The recording studio is set up with nine sound-reduction booths where volunteer readers – teachers, actors, media professionals, engineers, computer programmers and other word lovers who pass a stringent audition – work in teams, each with an identical print copy. The person on the outside of the booth follows along in one copy to ensure that what goes on tape is exactly what’s written. “There are well over 300 volunteers in the program and six staff who audition potential volunteers, train them, provide direction, and prepare all the materials for recording,” Leith says.
Volunteers usually come in once a week, which means any one book is likely to be a chorus of different voices, as against the kind of books recorded by famous actors and sold in bookstores. Most of those are abridged versions, packed into standard 90-minute cassettes, whereas CNIB talking books are complete and unabridged – meaning some are 10 or more tapes long.
They’d be even longer, except the books are produced in a non-standard format, Leith says: “We use a four-track, half-speed system, so instead of getting an hour-and-a-half on one cassette, we get six hours on one cassette. Our philosophy is to provide to the blind and visually impaired people of Canada exactly what’s out there in print. I mean, if I wanted to read a book, I wouldn’t want to read somebody’s edited version.”
Because the cassettes won’t play in a standard cassette players, clients need a “phototrack-format” player, which is provided free of charge – thanks almost entirely to charitable donations, Leith says. “The library is a charitable organization. Each of the geographic divisions pays so much per library client in their area to help fund our service. They raise money through the United Way, personal donations – some may get government support, but it’s minimal. Most of it’s from fundraising.”
As the CNIB library moves into the 21st century, it’s faced with the expense of transferring outdated reel-to-reel master tapes and audiocassette dubs – some 20,000 titles, some of them crumbling with age – into digital formats that will withstand the rigors of time and travel. The dubbed cassettes subscribers receive do get damaged, Leith points out: “They go out via Canada Post and are stuffed into mailboxes where it’s 20-below or into those little boxes in the summer heat.”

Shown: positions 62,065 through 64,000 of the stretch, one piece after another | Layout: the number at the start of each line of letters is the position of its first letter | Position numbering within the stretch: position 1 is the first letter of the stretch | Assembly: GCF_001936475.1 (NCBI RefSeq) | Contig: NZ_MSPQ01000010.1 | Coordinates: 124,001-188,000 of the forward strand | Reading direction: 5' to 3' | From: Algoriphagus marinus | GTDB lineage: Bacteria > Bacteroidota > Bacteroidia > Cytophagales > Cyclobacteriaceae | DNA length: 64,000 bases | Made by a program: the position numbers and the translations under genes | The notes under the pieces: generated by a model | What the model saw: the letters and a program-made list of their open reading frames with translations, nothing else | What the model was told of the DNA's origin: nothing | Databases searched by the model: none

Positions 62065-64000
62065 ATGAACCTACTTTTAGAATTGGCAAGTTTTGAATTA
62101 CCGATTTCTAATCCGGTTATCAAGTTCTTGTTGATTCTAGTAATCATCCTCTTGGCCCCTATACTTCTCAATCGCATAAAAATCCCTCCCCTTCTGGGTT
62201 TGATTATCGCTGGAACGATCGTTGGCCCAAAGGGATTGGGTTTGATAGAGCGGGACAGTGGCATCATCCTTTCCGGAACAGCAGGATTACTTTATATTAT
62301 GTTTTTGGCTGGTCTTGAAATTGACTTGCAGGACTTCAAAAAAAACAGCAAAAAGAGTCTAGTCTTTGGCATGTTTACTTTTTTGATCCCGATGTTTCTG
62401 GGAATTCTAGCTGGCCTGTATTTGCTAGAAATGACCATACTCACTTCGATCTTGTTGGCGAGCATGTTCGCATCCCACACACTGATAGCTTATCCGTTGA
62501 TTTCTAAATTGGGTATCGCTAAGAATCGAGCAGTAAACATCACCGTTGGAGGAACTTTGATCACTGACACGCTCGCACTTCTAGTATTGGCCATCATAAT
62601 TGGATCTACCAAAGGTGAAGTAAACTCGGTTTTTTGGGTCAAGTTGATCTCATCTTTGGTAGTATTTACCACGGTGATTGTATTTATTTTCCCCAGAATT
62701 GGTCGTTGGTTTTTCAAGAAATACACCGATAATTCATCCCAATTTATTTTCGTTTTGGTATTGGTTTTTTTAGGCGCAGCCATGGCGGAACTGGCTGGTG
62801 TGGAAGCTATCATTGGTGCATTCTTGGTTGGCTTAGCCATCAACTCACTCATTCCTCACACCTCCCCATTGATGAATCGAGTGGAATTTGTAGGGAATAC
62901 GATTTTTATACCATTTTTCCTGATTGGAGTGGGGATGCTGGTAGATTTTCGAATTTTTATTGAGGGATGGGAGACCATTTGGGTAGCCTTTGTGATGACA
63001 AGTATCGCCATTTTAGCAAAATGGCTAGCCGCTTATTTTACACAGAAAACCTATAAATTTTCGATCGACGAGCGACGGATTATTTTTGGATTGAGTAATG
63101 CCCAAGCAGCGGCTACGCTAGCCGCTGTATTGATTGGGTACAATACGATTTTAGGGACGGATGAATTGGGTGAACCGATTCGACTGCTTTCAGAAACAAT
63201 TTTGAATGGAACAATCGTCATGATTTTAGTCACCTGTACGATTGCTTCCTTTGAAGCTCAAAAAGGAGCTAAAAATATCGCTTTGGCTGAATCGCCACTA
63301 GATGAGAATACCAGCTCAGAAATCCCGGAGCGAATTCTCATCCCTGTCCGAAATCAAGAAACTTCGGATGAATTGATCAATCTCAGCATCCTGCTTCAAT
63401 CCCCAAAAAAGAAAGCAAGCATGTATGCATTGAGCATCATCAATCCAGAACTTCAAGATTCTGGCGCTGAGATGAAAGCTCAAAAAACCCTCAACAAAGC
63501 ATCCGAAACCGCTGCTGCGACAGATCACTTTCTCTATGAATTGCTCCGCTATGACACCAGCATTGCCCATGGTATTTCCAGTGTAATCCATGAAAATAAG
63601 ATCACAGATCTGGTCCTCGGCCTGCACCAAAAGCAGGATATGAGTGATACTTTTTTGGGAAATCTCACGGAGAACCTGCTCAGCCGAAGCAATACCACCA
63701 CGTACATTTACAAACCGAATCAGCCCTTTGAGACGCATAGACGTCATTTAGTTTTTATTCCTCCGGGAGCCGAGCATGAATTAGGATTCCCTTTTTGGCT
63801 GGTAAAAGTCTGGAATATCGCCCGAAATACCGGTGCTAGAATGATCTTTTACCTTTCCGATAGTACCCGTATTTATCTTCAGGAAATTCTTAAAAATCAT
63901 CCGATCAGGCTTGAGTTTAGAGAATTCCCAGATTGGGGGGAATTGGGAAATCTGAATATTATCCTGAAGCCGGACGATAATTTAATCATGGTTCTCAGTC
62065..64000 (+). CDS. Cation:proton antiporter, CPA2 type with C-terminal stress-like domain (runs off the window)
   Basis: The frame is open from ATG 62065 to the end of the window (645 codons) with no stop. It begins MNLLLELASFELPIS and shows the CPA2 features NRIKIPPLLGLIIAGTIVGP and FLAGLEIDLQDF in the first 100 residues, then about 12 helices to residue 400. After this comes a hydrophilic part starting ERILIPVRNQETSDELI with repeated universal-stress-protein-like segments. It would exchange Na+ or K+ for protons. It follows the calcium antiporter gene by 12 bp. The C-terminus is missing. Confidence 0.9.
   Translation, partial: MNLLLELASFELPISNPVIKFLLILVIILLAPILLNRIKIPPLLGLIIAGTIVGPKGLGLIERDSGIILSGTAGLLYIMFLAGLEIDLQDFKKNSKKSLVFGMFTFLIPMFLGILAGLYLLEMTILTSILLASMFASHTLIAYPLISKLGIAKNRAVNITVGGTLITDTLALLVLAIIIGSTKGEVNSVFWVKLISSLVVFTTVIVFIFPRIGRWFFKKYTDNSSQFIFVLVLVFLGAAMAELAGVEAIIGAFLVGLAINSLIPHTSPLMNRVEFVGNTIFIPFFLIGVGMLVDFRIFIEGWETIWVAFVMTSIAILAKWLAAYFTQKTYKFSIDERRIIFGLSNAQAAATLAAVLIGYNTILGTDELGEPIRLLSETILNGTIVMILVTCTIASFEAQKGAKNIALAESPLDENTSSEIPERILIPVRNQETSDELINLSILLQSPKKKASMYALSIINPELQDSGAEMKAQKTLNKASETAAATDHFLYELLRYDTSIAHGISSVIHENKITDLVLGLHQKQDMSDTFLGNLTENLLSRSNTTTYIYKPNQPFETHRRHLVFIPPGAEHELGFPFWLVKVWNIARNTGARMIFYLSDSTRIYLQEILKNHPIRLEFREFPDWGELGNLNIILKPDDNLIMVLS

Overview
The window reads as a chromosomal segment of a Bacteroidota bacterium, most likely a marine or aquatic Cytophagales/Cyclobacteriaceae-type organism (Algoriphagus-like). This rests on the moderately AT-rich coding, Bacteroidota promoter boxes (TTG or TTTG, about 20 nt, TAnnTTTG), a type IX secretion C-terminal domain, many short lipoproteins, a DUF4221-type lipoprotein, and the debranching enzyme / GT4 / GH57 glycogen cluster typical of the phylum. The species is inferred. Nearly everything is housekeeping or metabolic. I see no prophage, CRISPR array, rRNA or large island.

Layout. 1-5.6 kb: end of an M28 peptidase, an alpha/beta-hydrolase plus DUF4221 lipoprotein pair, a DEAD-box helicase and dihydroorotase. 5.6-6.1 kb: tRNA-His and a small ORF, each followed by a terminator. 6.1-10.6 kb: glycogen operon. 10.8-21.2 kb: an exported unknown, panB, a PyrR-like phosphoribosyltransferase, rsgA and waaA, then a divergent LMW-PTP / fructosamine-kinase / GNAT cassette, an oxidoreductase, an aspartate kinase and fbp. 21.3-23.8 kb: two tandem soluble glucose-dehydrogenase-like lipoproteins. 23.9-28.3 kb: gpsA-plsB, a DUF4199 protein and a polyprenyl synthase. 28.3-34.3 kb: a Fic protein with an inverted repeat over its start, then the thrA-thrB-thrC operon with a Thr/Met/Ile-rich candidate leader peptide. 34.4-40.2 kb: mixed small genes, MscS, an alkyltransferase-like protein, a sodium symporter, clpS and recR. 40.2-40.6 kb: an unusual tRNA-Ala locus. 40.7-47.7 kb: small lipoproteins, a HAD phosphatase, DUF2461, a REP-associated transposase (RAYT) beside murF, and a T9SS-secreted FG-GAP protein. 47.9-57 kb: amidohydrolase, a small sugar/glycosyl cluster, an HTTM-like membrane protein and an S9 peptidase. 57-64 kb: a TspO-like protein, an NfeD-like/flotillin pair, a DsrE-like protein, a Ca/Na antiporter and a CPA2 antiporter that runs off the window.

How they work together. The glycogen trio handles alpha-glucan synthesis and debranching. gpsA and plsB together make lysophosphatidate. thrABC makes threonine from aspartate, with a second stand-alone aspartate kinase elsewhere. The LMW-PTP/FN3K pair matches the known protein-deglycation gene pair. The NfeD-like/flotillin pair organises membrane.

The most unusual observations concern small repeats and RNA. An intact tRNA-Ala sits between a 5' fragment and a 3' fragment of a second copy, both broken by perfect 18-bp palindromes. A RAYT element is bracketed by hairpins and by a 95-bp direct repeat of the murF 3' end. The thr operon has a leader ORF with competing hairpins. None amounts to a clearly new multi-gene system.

Unfortunately, new technologies – digital audiotape (DAT) and sophisticated electronic text formats compatible with computers – don’t come cheap, but they do offer durability and superb technical advantages. For example, DAT book players are being developed in both Canada and Japan that will allow “readers” to skip backward and forward, from chapter to chapter, much like jumping from cut to cut on CD music players. There’s also work underway with an international consortium to develop a software system to produce DAT books on computers, rather than from open-reel tapes, Leith says, “because let’s face it, tape is dying.
“It will allow us to produce human voice digital audio linked to the text, which means a visually impaired person using one of these books on their computer will be able to do a word search to get to something in the text, then link to the human voice audio and listen to it in human voice. It’s very exciting.”